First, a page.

There seems to be a trend among local romantic dramas, which is to shine a light on working class romances. Never Not Love You tackled career and relationships, whereas Meet Me in St. Gallen, underneath the chance encounter, is also about finding career fulfillment. Irene Villamor, who also wrote and directed the latter film, returns with Sid & Aya, an insightful look into how modern relationships are governed by money, measured in transactions.
Warning: some spoilers ahead so avert your eyes if you haven’t seen the film yet.
Dingdong Dantes and Anne Curtis have an irresistible chemistry
Sid & Aya marks the first feature film pairing of Dingdong Dantes and Anne Curtis, and for a romantic drama to sell, it is paramount that these leads must have onscreen chemistry. Thankfully, Dantes’ driven and self-assured Sid fits Curtis’ Manic Pixie Dream Girl archetype like a glove. But before you scream 500 Days of Summer, this film offers quite an insight on why depressed loners are drawn to MPDGs. Moreover, the banter between these two characters feels organic, the witty punchlines coming in like a freight train.
The cleverness of the script
The reason why Irene Villamor’s script feels breathtakingly fresh is that the writer/director knows when to withhold and reveal information. The film plays out like an elaborate Russian Doll, keeping audiences in the dark until the very end. The message of the movie is clear— people have become so obsessed with making money that ideal romantic relationships seem futile. Money and ambition are clearly identified as the hovering clouds over the characters, as shown through Sid’s upbringing to be a ruthless businessman, as well as Aya’s mindset that she has to provide for her family. Love only plays second fiddle. As Aya puts it, “pagod na akong magmahal ng mga taong kailangan kong mahalin.”
Chances are that most people, despite the overt advertisement that this is “not a love story,” flocked to the cinemas because they want to discover whether Sid and Aya fall in love and end up together. For the first half, this is exactly what the film delivers— the kilig, but Villamor pushes the envelope further because she reveals much more about her characters’ psyche, whether it’s Sid’s crippling depression, or Aya’s masked glee. Obviously, Villamor has a very important message to convey to her audience in the end, but to do that, she needs to get the audience hooked first.
No unnecessary back stories/ side plots
Most films have a tendency to be jam packed with so many subplots that the main story arc becomes diluted in the end. This is the reason why there is considerable abhorrence among some moviegoers, as far as the subject of mainstream cinema is concerned. We’ve seen movies with at least three endings, the sort where you’d be like “this movie ought to have ended 20 or 30 minutes ago.” So when a film like Sid & Aya, which has a very focused narrative, comes along, a discussion on genre filmmaking needs to be resuscitated.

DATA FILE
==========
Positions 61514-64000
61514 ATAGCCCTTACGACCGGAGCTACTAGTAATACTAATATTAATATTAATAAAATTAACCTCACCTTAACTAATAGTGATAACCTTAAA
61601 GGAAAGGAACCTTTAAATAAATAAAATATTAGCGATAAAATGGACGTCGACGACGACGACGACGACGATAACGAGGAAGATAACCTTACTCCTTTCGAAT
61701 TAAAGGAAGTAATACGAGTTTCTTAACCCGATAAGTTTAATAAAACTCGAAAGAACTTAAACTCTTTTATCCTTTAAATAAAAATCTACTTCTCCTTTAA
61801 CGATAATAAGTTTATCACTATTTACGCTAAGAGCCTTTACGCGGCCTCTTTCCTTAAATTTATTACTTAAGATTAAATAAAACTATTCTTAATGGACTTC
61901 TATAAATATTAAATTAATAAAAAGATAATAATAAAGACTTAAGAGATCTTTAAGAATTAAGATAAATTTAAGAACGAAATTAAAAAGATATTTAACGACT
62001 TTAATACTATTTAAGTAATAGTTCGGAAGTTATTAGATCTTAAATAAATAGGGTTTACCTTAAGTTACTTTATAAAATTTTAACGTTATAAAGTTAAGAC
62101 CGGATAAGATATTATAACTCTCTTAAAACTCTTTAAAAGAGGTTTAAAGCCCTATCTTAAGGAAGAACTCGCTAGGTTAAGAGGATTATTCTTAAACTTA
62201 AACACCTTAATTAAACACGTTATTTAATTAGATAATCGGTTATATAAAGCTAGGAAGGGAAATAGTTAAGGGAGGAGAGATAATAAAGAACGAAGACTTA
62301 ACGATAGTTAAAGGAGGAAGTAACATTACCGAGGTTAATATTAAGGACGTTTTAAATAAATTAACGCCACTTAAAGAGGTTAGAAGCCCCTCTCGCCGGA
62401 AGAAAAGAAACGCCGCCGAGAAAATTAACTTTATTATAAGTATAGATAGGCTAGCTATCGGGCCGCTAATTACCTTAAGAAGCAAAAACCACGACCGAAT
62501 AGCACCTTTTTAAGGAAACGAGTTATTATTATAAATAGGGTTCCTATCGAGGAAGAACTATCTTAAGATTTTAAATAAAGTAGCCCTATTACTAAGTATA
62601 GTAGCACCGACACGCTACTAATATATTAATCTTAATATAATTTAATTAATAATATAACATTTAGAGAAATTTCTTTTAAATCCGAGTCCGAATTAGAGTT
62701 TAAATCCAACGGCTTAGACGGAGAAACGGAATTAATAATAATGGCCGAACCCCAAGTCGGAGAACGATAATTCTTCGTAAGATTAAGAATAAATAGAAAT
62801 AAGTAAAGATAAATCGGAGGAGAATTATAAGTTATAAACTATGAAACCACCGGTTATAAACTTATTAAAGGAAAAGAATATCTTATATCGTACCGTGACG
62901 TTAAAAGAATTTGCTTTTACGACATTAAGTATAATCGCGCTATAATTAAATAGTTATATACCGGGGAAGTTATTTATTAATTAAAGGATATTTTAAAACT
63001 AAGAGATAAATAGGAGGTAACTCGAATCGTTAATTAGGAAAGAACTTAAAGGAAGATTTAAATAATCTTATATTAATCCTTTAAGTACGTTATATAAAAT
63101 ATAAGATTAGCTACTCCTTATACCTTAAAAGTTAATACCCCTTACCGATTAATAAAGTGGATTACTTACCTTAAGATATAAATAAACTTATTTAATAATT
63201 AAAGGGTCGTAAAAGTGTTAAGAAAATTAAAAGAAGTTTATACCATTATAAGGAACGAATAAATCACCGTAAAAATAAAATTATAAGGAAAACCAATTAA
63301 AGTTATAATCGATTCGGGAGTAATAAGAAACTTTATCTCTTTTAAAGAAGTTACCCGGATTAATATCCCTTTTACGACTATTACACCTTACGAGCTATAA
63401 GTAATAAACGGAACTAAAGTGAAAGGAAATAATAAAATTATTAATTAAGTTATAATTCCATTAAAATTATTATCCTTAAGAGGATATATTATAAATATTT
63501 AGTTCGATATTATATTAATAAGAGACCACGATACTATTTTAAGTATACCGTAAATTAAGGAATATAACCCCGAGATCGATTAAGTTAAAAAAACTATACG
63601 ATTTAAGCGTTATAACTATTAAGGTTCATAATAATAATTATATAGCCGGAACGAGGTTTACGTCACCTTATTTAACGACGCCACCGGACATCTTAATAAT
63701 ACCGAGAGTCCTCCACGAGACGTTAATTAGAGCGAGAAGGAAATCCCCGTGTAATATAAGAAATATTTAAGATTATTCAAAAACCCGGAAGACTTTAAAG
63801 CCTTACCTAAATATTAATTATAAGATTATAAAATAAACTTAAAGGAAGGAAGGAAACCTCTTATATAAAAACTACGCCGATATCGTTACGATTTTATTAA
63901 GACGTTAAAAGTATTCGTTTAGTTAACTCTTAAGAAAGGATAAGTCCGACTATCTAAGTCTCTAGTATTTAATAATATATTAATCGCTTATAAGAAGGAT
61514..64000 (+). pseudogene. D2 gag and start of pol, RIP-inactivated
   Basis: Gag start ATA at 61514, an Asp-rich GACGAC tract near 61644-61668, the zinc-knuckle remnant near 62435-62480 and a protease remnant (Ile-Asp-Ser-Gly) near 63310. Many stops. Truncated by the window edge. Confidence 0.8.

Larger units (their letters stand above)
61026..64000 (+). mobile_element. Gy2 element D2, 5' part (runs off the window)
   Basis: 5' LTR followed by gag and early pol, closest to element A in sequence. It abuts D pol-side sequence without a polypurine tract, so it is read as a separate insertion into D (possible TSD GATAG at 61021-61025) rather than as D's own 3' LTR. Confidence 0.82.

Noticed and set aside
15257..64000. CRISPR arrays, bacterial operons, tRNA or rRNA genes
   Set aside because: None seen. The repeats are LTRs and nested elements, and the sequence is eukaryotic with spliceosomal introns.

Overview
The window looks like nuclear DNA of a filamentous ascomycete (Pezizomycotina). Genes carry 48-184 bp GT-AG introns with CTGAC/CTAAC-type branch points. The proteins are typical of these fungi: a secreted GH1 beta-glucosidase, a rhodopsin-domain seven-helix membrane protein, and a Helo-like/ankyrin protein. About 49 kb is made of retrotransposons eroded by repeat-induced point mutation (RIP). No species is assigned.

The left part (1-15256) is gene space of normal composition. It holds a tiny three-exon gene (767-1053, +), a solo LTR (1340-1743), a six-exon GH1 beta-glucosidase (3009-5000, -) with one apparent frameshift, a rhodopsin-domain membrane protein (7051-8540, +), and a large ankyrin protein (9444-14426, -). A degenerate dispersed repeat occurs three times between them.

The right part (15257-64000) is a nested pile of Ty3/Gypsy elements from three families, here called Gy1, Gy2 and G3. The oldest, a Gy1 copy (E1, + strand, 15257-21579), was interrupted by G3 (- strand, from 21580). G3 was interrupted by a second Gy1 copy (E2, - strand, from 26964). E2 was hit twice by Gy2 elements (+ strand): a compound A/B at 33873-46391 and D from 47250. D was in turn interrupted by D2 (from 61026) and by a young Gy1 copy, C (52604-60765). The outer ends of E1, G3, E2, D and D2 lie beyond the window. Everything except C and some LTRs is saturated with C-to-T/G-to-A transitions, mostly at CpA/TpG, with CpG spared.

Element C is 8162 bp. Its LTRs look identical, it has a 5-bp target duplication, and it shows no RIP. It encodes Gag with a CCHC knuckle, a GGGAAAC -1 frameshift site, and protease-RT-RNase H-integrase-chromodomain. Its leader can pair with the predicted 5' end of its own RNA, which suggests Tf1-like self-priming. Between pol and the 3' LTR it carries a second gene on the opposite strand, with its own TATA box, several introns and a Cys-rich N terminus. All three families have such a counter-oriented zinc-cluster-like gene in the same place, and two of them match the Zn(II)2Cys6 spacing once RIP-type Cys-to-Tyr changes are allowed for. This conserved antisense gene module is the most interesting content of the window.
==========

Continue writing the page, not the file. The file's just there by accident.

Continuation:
Film buffs will easily spot some familiar scenes in Sid & Aya, and whether or not the references are intentional is anybody’s guess. There’s a silhouette scene on a top building floor that screams Fight Club. The Tokyo gentleman’s club scene and Aya walking on a busy street at the ending can arguably be from Mike Nichols’ Closer. The most prevalent and hard to ignore are the Lost in Translation allusions, starting with Aya’s white umbrella in the middle of a busy Tokyo intersection. It is easy to throw some words like “ripoff” or “copycat,” but believe us, Sid & Aya is a wholly different animal. We cannot fault the filmmaker for being a film buff herself. Even Tarantino once said that “I steal from every movie ever made.”
Pao Orendain, who also lensed Meet Me in St. Gallen, features some haunting silhouettes during the first half of the film, complementary to the story’s somber tone. The Tokyo club scene is also eclectically lit, while the daylight Japan scenes have a chilly, misty register. There is repeated use of mirrors, glass windows and other reflective surfaces, a technique which not only adds depth and dimension to a scene but also allows a peek into the inner workings of the characters.
Love in the age of capitalism
Comparisons with the Richard Gere-Julia Roberts starrer Pretty Woman, will be inevitable, but Sid & Aya contains elements that are distinctly Filipino, foremost of which is Aya’s aspiration to go overseas to provide for her family. The film also examines how money affects the dynamics of a relationship between a man and a woman, strangers at that, to the point that the line between business and personal becomes blurred. Which brings us to…
The epilogue can be interpreted many ways, but we’d like to believe that it is an imagined scenario, since the look of the characters have changed, as well as the resolution and aspect ratio. It is a question of “what if two people meet and get to liking each other, without money being in the way?” Of course, money will always be a factor in such a consumerist society like the Philippines, but what if it only played second fiddle to human connections? The epilogue is very important because it bookends the whirlwind cautionary tale of Sid and Aya, posting a solution to the film’s hypothesis that money can’t buy love.
All screenshots are taken from https://www.youtube.com/watch?v=BH1Iu6-nV0A